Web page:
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Here are 13 of the 14 recent graduates of the Applied Suicide Intervention Skills Training (ASIST) course held in Chester on March 27-28. Back row from left: Nicki Rodriguez, Becky Powers, Darrah Hopper, Tammy Masters, Marti Hopper, Christina Walzer, Shawn Bondon and Dana Nowling (Trainer). Front row from left: Ryan Nielsen (Trainer), Crystal Finn, Jobana Townsend, Ann Holt, Kacie Broussard, Tammy Woden and Michael Looney. Certified, but not pictured, Alan Reeder. Photo submitted

Fourteen complete ASIST training in Chester

Most people would agree that, “One life lost to suicide is one too many.”

Student, senior citizen, veteran or any other, no one should ever have the idea that life is not worth living.

In a continuing effort to address suicide concerns in Plumas County, Plumas Rural Services (PRS) in cooperation with Plumas County Mental Health Services Act (MHSA) is offering two-day workshops on Applied Suicide Intervention Skills Training (ASIST) for Plumas residents.

On March 27 and 28 the training team came to Chester for that very purpose.

The sessions are designed to provide knowledge about suicide, and teach participants how to reach out and gain confidence to help save a life.

The course includes lots of information, ways to recognize signs of distress, group discussions and role-playing scenarios.

Graduates of the course included 10 Chester residents, three from Greenville and one from Quincy.

Three of the Chester grads are employees at Seneca Hospital. Congratulations to all of these caring individuals.


Training similar to this has been ongoing since 2016 when Feather River College was awarded a three-year Federal SAMHSA grant for campus suicide prevention and partnered with PRS to apply for and deliver on the grant.

One of the deliverables required by the grant was to deliver gatekeeper training related to Suicide Prevention and Intervention. This became the responsibility of Dana Nowling, Community Services manager for PRS.

The programs chosen for these trainings are the two-day ASIST course and the 3.5-hour safeTalk suicide alertness training developed by LivingWorks.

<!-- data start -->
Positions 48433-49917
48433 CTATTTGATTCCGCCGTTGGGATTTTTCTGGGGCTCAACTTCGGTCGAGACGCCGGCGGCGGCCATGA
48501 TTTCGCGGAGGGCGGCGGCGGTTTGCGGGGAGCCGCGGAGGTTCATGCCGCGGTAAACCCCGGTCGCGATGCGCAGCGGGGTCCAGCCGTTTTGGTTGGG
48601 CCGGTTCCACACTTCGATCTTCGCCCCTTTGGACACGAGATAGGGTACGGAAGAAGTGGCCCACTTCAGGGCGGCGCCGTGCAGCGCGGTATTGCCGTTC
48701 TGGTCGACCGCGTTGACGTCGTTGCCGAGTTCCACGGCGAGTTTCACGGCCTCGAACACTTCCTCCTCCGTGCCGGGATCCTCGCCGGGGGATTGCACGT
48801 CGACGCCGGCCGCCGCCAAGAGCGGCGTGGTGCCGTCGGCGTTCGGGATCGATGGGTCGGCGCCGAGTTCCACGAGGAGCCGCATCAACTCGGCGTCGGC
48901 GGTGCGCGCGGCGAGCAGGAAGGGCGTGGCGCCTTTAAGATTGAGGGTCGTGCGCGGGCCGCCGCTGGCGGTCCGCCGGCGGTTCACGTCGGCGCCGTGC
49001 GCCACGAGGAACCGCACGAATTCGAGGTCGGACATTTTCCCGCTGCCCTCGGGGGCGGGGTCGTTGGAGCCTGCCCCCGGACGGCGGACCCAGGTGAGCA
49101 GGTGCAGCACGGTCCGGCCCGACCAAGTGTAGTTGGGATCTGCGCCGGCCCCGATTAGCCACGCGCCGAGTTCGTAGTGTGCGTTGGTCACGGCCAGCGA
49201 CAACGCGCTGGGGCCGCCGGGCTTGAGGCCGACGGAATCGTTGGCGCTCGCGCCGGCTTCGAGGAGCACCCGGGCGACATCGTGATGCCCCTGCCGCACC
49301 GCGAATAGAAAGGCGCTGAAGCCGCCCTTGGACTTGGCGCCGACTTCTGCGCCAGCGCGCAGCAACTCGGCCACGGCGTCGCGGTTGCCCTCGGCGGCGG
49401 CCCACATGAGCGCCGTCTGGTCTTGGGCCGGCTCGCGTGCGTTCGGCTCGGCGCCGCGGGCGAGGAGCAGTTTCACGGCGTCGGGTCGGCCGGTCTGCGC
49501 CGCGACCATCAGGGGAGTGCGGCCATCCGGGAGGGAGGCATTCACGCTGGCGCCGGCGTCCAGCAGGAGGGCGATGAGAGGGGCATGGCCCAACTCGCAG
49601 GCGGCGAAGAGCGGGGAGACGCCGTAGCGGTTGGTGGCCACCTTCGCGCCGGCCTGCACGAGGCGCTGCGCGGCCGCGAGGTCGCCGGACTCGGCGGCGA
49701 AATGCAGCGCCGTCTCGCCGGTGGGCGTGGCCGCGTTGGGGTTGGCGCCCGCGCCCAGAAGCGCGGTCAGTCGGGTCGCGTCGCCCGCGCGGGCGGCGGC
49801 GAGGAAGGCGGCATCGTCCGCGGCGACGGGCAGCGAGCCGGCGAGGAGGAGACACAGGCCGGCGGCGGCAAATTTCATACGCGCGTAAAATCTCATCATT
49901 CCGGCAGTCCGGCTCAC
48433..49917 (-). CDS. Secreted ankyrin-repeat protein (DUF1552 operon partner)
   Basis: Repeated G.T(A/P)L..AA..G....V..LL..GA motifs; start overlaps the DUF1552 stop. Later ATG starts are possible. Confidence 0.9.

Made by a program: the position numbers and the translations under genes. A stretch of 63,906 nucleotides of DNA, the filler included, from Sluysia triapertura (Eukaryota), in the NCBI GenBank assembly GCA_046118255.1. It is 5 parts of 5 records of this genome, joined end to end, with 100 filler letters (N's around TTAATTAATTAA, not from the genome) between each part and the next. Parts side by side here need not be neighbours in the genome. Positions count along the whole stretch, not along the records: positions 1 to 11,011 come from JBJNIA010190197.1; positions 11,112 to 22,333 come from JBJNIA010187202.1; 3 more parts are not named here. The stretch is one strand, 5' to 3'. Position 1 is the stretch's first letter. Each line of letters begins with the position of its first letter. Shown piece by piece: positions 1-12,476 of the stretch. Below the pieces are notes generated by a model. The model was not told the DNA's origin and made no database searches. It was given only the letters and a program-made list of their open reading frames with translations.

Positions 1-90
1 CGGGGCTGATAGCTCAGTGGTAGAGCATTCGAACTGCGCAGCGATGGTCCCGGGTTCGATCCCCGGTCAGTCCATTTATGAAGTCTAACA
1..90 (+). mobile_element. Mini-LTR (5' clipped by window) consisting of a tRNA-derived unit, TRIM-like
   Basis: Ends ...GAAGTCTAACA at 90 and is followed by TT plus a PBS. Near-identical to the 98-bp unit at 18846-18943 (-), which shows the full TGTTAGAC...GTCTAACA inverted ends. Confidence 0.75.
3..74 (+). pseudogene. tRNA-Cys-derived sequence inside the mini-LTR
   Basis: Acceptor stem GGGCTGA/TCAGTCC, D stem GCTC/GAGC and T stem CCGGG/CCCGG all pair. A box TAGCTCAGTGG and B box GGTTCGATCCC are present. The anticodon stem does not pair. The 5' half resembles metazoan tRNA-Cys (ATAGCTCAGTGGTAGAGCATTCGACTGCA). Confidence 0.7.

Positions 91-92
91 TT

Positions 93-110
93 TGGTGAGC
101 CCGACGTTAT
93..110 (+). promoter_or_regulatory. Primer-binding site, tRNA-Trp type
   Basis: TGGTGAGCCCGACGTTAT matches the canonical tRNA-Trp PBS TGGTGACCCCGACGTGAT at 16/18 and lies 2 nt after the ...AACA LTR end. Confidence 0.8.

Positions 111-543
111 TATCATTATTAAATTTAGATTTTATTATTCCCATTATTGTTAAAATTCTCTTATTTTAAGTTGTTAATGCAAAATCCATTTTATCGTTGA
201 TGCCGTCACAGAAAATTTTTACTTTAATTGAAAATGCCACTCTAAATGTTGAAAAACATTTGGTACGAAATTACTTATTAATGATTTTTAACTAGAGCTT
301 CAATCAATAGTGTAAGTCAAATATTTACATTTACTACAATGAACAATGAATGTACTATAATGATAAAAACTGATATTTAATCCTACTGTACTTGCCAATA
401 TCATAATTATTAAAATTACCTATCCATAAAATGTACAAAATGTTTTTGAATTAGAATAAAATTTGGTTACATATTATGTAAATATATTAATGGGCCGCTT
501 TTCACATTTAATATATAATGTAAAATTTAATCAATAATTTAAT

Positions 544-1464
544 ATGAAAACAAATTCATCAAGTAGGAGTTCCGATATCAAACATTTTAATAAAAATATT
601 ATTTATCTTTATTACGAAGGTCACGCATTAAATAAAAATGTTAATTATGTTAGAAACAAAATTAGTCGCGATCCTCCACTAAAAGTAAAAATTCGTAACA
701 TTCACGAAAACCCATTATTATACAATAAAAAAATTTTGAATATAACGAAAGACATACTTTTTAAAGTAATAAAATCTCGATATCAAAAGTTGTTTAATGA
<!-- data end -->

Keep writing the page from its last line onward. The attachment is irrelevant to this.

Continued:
Fully certified facilitators are currently presenting these important training programs.

In October 2018, Plumas Rural Services was awarded another three-year grant through SAMHSA.

This is a Mental Health Awareness Training grant that will enable PRS to continue to deliver training across all Plumas communities in the county at no cost to the participants.

PRS is now offering a third training course called Mental Health First Aid, which is an eight-hour course for certification.

PRS is presently in the process of certifying several new trainers to help expand community opportunities.

At this writing over 70 people across the county have been trained in ASIST and more than 200 in safeTALK.

The stated purpose of these trainings is, “To equip people across our communities to help someone who is having a mental health crisis and/or having thoughts of suicide.”

The trainings are not designed for mental health professionals, but for anyone, from all walks of life, who would like to help another person.

“There is a particular focus to reach out to veterans and their families, college students, healthcare providers and first responders, but we are aware that anyone can be at risk and we all can help if we know how to respond,” added Nowling.

Training registration

The registration for the next training scheduled July 24 and 25 in Quincy is already full. There will be new dates announced soon. Information on the new ASIST dates and other trainings can be accessed online at www.plumasruralservices.org/ASIST .

Contacts for crisis intervention in Plumas County are:

– Plumas-Sierra Crisis Hotline: 283-4333 or 800-332-2754.

– National Suicide Prevention Lifeline: 800-273-8255.

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